How to prevent your home from being burgled.
Since most of us are sat at home right now, you could be forgiven for thinking that you don’t have to worry about being burgled. And yet you’d be wrong. There were two burglaries, in the broad daylight of last Friday afternoon, in my area alone.
What would be the consequences of your home being burgled and your business laptop being stolen? Could your company continue to operate? Could it survive the loss of goodwill of your clients, whose data had been lost? Could you cope with the additional stress of the investigation of the data breach by the ICO?
The good news is that there are five easy things you can do to minimise the chance of you being broken into. And because you, dear reader, are sat at home right now, there’s no reason why you can’t get up RIGHT NOW, and go and do them.
Check your wooden external doors. And by “external doors”, I mean your front door, back door, conservatory doors, porch doors, garage doors, and even doors direct from the house into the garage. Check that there is a British Standard kite-mark on the lock face-plate on the edge of the door. Check that it says BS3621 underneath. Check that the year mentioned is 2007 or later. If not, it needs upgrading.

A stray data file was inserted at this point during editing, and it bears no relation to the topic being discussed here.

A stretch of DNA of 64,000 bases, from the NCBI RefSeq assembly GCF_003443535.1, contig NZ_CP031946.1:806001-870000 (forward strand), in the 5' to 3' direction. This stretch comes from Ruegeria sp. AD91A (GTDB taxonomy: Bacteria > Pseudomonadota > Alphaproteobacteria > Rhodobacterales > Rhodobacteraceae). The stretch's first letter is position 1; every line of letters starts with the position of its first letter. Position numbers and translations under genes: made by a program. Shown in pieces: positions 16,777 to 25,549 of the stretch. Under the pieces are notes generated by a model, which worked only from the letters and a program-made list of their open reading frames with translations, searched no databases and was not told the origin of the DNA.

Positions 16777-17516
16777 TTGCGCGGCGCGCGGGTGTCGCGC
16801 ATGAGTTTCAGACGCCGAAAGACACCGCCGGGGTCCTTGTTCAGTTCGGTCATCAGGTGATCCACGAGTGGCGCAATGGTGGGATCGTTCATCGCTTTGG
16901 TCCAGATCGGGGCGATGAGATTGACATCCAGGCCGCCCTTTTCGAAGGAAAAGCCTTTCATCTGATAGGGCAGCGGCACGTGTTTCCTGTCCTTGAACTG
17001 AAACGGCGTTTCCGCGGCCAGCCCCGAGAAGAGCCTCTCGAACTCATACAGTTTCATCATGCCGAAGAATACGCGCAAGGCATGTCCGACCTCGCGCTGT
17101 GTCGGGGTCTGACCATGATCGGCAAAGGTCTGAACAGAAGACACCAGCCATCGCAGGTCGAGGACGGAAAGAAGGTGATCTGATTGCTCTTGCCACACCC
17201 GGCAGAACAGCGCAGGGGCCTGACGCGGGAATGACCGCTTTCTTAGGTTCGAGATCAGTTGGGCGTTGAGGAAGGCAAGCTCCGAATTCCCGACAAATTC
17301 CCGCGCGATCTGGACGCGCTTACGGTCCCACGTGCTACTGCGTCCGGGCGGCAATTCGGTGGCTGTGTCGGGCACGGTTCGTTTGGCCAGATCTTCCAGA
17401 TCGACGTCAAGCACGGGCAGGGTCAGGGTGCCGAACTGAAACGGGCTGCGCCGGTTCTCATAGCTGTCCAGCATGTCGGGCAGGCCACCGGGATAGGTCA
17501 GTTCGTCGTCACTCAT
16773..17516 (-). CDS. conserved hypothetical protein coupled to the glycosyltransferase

Check your double glazed doors – that’s u PVC and Composite, in the same locations as the wooden doors. Check that the lock has hook bolts – the parts that actually do the locking need to be hooked. Older locks only have the small sliding rollers, which can be popped in literally seconds. Also check the cylinder face, where the key goes in has 3 stars. Ignore any BS kite-marks here, if you have one star or no stars at all, again you need to upgrade.
Check your windows are locked – and that means with a key. Check all ground floor windows, and all first floor windows that are near a conservatory, extension or garage roof (or even a shed). Check even small windows, it’s surprising how small a gap a burglar can fit through.
Up&Over garage doors. Don’t rely on the small T-handles that most have fitted. A piece of scaffold tube gives enough leverage to snap these easily. Add additional security locks to the door, to protect your bikes, power tools, garden tools, etc.
81% of burglars say that they are discouraged from burgling a house with a working alarm system. So if you have an alarm system, take a look at the siren outside – does it look like it works? If not, consider upgrading it. And if you don’t have one – get one! Modern alarm systems connect to an app on your phone, so you can tell as soon as it detects an intruder.
Doing these five things will greatly reduce your chances of burgled – the advice applies equally as much at work as it does at home. And if you’re not sure whether your property needs some upgrades, get in contact.
Scott Andrews, of Amberley Security in Portsmouth, has been in the security industry for all his working life of over 30 years. He has been featured on BBC Radio Solent’s Ask The Expert slot on numerous occasions. When not protecting other people’s properties, he can often be found out jogging, or coaching youth football.